8.16.2016

Feeling Predictable

To varying degrees, authors write from their own experience. Most of them realize, at the same time, that they have to write about unusual people in extenuating circumstances. A plot objective is chosen—Dr. Merle will end up being hunted by mistaken police—and the pursuit of that objective gains its own rhythm over a series of scenes.

Along the way, though, a sense of gloom may start to take over. You blocked out the characters and they’re creating excitement, but somehow, in reading over a section, you feel like your book is so dull. Things are taking too long to develop. Conversations with suspicious characters seem to drag on and on.

It’s not time to conclude the obvious: you’re a bad writer. Think of it this way. You are caught up in a mysterious flow that ranges between candor and entertainment. Your problem may be as simple as not having enough plot events and/or character attributes. Say, you wrote that Dr. Merle figured out that the mysterious extra cache of OxyContin on which his addict wife overdosed was prescribed by a rival doctor. Yet his questioning of that doctor seems bland. Doctors are a blank-faced race in general, so you’re not getting blood out of that stone. In short, those scenes are tedious.

What is the problem? You’re overlooking the vast trove of real-life bizarre events featuring doctors. Just for one example, I edited a true-crime narrative about a desperate Beverly Hills doctor who made his money off of prescribing drugs. What if Dr. Merle snuck into that guy’s office? Ever read News of the Weird? You don’t have to look any further, in fact, that reading your local online ezine. People right in your town are doing bizarre stuff every day. Why haven’t you tapped into that?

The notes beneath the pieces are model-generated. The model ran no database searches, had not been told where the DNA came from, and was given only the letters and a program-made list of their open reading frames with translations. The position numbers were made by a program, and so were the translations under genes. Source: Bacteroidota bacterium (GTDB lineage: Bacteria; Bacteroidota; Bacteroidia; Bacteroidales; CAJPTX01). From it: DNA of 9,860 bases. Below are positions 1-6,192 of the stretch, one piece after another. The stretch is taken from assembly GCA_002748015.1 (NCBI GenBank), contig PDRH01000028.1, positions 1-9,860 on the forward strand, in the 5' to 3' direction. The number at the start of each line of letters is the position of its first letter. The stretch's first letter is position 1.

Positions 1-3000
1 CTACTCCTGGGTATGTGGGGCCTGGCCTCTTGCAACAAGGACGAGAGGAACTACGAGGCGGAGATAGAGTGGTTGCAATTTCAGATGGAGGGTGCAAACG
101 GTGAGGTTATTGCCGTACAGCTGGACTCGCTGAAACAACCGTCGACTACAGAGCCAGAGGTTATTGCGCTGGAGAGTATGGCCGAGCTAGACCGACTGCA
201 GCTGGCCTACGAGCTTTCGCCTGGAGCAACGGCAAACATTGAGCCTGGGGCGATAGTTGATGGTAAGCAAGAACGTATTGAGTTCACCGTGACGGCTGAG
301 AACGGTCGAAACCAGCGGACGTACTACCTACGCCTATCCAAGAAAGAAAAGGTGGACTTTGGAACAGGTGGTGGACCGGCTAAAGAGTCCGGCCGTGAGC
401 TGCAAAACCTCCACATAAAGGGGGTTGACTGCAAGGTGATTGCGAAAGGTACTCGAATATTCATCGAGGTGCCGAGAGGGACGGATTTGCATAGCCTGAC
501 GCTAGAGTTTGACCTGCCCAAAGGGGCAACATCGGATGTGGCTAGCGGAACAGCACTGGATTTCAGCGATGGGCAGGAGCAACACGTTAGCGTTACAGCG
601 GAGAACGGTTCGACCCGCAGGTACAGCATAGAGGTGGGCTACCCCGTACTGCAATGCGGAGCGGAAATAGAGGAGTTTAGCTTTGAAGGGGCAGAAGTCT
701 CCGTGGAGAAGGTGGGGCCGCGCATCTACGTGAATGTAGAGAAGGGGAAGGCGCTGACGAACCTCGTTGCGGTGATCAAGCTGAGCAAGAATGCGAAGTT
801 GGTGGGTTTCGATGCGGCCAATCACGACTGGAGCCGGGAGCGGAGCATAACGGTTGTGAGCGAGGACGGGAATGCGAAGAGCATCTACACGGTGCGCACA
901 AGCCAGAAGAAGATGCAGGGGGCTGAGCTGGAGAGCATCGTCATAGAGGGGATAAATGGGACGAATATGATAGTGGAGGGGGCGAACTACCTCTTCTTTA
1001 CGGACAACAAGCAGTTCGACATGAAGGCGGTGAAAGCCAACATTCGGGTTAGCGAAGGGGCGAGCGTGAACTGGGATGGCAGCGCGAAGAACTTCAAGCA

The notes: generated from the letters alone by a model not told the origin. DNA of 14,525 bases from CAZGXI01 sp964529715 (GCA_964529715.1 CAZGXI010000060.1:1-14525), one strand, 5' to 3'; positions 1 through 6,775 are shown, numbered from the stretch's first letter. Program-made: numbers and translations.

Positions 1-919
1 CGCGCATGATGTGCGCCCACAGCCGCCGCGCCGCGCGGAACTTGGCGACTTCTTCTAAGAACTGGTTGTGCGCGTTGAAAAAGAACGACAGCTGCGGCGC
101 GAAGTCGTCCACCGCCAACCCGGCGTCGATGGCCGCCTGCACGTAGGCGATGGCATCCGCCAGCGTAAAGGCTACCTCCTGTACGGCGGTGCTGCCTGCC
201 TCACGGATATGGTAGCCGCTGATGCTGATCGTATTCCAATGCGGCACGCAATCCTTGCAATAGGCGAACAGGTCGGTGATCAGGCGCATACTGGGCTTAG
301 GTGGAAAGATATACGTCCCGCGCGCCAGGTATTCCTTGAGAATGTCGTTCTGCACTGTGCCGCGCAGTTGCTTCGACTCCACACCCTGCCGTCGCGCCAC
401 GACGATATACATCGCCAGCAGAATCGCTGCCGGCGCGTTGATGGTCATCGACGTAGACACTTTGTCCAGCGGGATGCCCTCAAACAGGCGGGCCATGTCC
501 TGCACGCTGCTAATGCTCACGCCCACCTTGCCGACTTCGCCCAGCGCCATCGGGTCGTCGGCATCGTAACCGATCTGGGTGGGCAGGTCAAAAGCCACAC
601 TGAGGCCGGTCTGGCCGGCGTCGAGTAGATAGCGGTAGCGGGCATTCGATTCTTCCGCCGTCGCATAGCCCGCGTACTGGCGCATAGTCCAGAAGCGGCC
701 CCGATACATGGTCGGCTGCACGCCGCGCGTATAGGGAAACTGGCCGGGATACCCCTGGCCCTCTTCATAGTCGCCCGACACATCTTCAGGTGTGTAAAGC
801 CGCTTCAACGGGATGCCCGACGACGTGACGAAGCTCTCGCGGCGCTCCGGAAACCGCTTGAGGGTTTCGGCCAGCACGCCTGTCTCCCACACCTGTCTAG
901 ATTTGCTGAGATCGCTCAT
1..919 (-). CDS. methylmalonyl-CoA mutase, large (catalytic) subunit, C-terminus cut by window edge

Writers in the mystery/thriller genre know that they need to devise a continual series of twists. You can use that practice to your own ends. You need a series of shocking events and/or characters. The evil doctor didn’t prescribe extra pills only for the wife; he prescribes them for anyone with a fistful of dollars. You are taking what is true and toning it down to fit into fiction. Your characters become more lively to match what they’re doing. You see, the whole time you just had to breach your own walls of propriety.

Exercise: You read about shocking news events every day. You’re just not thinking like a writer: hey, that would be good for my book. When you read about odd events—take the terrible results of being diabetic, for instance—you should be wondering: could a character in my novel act this way because he’s hiding X symptom of diabetes?

“Here I am, safely returned over those peaks from a journey far more beautiful and strange than anything I had hoped for or imagined—how is it that this safe return brings such regret?”
—Peter Matthiessen

Copyright @ 2016, John Paine

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